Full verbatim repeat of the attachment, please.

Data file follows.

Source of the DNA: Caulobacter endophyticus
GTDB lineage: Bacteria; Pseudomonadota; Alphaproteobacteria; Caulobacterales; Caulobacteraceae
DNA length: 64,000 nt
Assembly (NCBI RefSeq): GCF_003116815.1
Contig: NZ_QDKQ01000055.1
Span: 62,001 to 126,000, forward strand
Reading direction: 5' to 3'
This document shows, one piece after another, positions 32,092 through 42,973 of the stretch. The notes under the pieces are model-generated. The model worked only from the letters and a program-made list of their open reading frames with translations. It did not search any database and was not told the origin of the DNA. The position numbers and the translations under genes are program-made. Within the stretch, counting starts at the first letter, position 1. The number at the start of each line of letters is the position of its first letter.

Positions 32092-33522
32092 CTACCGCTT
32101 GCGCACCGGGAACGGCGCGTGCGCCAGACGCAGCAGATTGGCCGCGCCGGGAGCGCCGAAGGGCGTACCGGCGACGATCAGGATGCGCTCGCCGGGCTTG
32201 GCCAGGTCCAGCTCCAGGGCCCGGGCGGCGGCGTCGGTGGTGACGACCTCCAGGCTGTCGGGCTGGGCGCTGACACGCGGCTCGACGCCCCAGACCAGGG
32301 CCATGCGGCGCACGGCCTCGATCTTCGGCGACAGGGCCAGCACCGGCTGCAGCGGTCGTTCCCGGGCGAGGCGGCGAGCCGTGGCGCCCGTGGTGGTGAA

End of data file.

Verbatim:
Source of the DNA: Caulobacter endophyticus
GTDB lineage: Bacteria; Pseudomonadota; Alphaproteobacteria; Caulobacterales; Caulobacteraceae
DNA length: 64,000 nt
Assembly (NCBI RefSeq): GCF_003116815.1
Contig: NZ_QDKQ01000055.1
Span: 62,001 to 126,000, forward strand
Reading direction: 5' to 3'
This document shows, one piece after another, positions 32,092 through 42,973 of the stretch. The notes under the pieces are model-generated. The model worked only from the letters and a program-made list of their open reading frames with translations. It did not search any database and was not told the origin of the DNA. The position numbers and the translations under genes are program-made. Within the stretch, counting starts at the first letter, position 1. The number at the start of each line of letters is the position of its first letter.

Positions 32092-33522
32092 CTACCGCTT
32101 GCGCACCGGGAACGGCGCGTGCGCCAGACGCAGCAGATTGGCCGCGCCGGGAGCGCCGAAGGGCGTACCGGCGACGATCAGGATGCGCTCGCCGGGCTTG
32201 GCCAGGTCCAGCTCCAGGGCCCGGGCGGCGGCGTCGGTGGTGACGACCTCCAGGCTGTCGGGCTGGGCGCTGACACGCGGCTCGACGCCCCAGACCAGGG
32301 CCATGCGGCGCACGGCCTCGATCTTCGGCGACAGGGCCAGCACCGGCTGCAGCGGTCGTTCCCGGGCGAGGCGGCGAGCCGTGGCGCCCGTGGTGGTGAA